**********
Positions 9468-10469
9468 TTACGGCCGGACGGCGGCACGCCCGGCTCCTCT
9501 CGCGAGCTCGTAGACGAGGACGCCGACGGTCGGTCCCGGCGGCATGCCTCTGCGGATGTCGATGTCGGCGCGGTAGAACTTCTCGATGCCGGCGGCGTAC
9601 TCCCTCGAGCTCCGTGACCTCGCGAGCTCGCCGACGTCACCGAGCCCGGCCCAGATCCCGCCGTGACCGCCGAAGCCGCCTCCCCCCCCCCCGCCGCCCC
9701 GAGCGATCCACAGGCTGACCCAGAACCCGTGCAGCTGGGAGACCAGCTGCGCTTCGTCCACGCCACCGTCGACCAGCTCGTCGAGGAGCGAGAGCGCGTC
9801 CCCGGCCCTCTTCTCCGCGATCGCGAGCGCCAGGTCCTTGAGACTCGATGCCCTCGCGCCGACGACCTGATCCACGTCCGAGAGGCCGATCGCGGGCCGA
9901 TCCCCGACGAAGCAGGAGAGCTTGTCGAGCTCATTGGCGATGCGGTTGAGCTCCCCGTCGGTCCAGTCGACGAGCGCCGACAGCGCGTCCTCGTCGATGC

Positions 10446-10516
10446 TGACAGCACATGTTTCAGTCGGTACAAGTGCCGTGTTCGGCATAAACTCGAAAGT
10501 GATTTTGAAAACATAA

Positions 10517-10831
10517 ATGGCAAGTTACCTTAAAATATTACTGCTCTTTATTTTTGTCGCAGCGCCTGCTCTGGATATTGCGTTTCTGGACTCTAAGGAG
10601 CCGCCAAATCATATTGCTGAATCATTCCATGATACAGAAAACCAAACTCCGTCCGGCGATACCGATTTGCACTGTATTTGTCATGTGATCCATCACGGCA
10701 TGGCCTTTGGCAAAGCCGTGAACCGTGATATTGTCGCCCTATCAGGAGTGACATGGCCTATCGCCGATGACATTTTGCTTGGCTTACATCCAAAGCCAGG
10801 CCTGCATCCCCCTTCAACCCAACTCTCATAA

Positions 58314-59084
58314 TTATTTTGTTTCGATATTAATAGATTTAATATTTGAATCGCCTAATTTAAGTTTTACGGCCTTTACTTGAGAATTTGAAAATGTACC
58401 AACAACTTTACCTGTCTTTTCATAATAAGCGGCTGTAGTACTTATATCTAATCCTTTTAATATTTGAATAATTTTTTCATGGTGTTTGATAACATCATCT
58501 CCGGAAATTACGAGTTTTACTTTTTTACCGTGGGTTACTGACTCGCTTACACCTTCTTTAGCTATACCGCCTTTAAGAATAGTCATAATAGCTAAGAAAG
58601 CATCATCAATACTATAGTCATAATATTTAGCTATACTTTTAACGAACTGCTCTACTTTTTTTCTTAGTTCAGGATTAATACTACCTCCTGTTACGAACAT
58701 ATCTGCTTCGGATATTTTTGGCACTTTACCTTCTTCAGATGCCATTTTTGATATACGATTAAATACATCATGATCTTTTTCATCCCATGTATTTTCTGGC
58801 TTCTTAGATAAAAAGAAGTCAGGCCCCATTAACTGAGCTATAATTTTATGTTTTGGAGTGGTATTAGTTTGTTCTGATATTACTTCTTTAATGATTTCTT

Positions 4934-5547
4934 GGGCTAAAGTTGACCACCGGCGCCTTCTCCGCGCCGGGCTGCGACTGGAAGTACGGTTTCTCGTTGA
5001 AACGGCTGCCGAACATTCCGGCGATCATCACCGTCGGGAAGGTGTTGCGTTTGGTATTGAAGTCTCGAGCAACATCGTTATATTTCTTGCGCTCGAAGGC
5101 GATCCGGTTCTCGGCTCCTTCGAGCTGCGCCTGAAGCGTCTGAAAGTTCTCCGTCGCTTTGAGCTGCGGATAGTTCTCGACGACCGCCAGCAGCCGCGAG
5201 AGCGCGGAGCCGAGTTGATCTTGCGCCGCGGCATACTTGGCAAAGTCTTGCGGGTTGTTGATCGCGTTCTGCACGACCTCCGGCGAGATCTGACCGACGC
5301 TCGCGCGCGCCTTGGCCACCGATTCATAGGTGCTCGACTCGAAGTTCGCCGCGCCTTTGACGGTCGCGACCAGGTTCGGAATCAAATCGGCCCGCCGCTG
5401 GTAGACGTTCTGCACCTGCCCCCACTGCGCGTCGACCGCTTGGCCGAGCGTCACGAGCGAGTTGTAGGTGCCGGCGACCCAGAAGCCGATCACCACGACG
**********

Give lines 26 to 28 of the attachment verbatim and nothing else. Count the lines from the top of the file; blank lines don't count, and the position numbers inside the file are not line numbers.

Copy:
5101 GATCCGGTTCTCGGCTCCTTCGAGCTGCGCCTGAAGCGTCTGAAAGTTCTCCGTCGCTTTGAGCTGCGGATAGTTCTCGACGACCGCCAGCAGCCGCGAG
5201 AGCGCGGAGCCGAGTTGATCTTGCGCCGCGGCATACTTGGCAAAGTCTTGCGGGTTGTTGATCGCGTTCTGCACGACCTCCGGCGAGATCTGACCGACGC
5301 TCGCGCGCGCCTTGGCCACCGATTCATAGGTGCTCGACTCGAAGTTCGCCGCGCCTTTGACGGTCGCGACCAGGTTCGGAATCAAATCGGCCCGCCGCTG